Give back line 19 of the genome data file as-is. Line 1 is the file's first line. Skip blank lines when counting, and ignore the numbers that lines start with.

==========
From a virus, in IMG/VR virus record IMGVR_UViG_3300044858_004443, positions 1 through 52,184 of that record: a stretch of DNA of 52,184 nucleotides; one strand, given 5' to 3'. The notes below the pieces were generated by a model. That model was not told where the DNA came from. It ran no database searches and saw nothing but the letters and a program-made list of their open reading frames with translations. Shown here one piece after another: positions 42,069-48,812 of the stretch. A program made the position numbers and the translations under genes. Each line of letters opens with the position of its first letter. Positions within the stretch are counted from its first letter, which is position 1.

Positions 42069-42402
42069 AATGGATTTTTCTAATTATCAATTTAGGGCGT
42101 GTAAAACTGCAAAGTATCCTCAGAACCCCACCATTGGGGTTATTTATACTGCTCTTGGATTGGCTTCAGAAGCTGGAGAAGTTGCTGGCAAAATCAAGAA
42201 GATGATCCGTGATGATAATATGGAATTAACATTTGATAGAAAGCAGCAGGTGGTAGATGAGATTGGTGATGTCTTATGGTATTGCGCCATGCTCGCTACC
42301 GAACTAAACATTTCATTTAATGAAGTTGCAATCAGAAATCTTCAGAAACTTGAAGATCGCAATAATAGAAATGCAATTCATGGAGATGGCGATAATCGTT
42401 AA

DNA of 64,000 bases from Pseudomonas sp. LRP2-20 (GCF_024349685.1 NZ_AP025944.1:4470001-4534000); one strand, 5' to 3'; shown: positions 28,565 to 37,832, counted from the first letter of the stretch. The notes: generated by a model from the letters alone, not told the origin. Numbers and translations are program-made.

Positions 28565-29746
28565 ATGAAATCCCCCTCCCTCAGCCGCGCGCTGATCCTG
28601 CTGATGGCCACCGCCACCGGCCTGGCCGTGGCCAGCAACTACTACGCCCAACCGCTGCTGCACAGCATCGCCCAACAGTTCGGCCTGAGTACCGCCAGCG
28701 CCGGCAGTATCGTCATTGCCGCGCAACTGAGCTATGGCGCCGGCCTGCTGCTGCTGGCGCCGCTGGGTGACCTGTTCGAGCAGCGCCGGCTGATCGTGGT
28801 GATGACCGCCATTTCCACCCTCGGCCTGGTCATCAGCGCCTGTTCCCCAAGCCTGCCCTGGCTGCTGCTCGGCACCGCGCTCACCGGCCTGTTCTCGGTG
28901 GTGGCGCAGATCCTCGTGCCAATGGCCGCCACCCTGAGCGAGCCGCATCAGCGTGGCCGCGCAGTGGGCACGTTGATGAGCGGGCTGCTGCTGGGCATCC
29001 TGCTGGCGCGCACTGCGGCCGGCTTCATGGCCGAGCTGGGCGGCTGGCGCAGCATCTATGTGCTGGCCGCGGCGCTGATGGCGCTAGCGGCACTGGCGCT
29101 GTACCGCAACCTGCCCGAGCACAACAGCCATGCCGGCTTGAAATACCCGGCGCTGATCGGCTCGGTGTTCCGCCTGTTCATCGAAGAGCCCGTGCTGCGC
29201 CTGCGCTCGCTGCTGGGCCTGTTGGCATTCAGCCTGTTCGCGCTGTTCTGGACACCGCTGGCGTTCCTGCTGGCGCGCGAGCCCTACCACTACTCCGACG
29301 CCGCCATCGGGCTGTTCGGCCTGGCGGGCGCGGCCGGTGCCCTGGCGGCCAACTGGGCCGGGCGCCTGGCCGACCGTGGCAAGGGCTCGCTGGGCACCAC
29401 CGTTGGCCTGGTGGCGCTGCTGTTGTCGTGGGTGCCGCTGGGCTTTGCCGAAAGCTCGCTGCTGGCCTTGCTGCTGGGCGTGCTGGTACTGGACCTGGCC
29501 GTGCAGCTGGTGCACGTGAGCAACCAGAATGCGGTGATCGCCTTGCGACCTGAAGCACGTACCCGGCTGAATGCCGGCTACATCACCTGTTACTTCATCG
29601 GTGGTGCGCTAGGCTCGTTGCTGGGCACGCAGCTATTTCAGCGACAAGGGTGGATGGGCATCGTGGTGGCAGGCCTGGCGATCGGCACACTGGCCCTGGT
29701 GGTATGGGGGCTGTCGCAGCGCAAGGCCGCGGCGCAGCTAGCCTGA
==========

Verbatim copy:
29401 CGTTGGCCTGGTGGCGCTGCTGTTGTCGTGGGTGCCGCTGGGCTTTGCCGAAAGCTCGCTGCTGGCCTTGCTGCTGGGCGTGCTGGTACTGGACCTGGCC